Interpretive Leadership: Seeking God’s Preferred Future

Last month we explored leadership as relational work—shepherding to nurture emotional and spiritual well-being. This month we turn to another dimension of leadership: paying attention to God. In any group or organization, one of the critical aspects of leadership is asking the important questions, “Where are we headed?” and “What is our goal?” Such questions shape strategic thinking and mission.

However, as congregational leaders, the question is quite different. The difference is critical, and it is one of the reasons why church leaders often find themselves frustrated and uncertain. The usual practices of leadership in organizations do not apply to the big question.

As the church—as God’s people—the big question is not, “Where are we headed?” but “Where is God headed?” This turns the task of vision work and strategic thinking on its head. Great congregational leaders are not necessarily savvy visionaries or brilliant communicators or great strategists, though these are wonderful gifts God uses. Instead, great congregational leaders are first and foremost prayerful disciples intent on knowing God’s will for their own lives and for the lives of the congregations they have been called to lead.

Because Christ is the head of the church, and because God is redeeming humankind through the witness of the church, the task of leaders is to pay close attention to God’s leadership. One way to speak of this is with the term “interpretive leadership.” To pay attention to God, congregational leaders are constantly engaged in interpretive work—listening to the Word and listening for the Spirit’s prompting so they might follow.

Here are some examples of what interpretive leadership looks like:

  • Leaders spend time in Scripture interpreting the voice of God, first for themselves and then for the church.
  • Leaders interpret contextual realities—what is happening in our town, our city, and our culture that 1) creates opportunity for the gospel to be heard or 2) requires the response of God’s grace.
  • Leaders also are interpreting the story and legacy of their own congregations. They ask, “When have we been faithful to God’s will and purpose, and when have we turned inward and been negligent to God’s prompting?”
  • Leaders prayerfully listen and watch for the work of the Holy Spirit. If God is up to something, then faithfulness requires us to follow along!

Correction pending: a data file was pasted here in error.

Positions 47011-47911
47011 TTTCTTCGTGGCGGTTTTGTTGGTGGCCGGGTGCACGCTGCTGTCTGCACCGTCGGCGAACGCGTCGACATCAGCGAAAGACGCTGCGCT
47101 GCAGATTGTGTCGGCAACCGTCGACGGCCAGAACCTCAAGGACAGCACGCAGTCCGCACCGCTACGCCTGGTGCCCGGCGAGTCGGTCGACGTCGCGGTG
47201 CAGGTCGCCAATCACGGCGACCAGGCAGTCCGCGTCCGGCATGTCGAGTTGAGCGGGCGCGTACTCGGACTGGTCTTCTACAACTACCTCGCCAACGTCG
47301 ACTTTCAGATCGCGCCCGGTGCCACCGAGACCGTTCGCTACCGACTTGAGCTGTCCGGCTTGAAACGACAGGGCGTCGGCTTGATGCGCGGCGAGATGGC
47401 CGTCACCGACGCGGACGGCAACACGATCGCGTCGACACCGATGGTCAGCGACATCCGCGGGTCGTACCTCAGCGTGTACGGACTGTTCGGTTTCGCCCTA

If you are a leader in a congregation, I suggest that the best and most important thing you could do for your congregation is to commit yourself to being a prayerful disciple. In order to grow—to really grow as teams of leaders—the challenge will be to create space for leaders to find good ways of asking and exploring the questions, “What is God up to in our community?” and “What is God’s preferred future for our church?”

I believe that in times of renewal God will raise up such leaders. Will you be in that number?

Dr. Carson Reed is Vice President for Church Relations at Abilene Christian University and Executive Director of the Siburt Institute for Church Ministry. He also serves as the Director for the Doctor of Ministry Program and holds the Frazer Endowed Chair for Church Enrichment in the Graduate School of Theology. Through the Siburt Institute, Carson does consulting work with congregations and church leaders across the country. His teaching and research centers on leadership, preaching, and issues surrounding faith and culture. Carson and his wife Vickie have been married for over 30 years and have four grown children.

Post Info:
Author:  Publish Date: March 24, 2017

Leave a Reply

Your email address will not be published. Required fields are marked *


The CHARIS website hosts conversations of and about Churches of Christ. In partnership with the ACU Library and the Siburt Institute for Church Ministry at Abilene Christian University (Abilene, TX), the website is supported and led by the Center for Heritage and Renewal in Spirituality (CHARIS) at ACU. The Center’s mission is to renew Christian spirituality through engagement of Christian heritage, at Abilene Christian University and beyond. The views expressed on the CHARIS website are those of the various authors, and do not necessarily represent the views of Abilene Christian University or CHARIS at ACU. Questions or comments about the CHARIS website can be directed to charis @

2017-18 CHARIS Editorial Board:
Dr. Carisse Berryhill
Dr. Jason Fikes
Karissa Herchenroeder
Mac Ice
Chai Green
Tammy Marcelain
Molly Scherer
Dr. John Weaver

Contact Us

CHARIS CHARIS on Facebook CHARIS on Twitter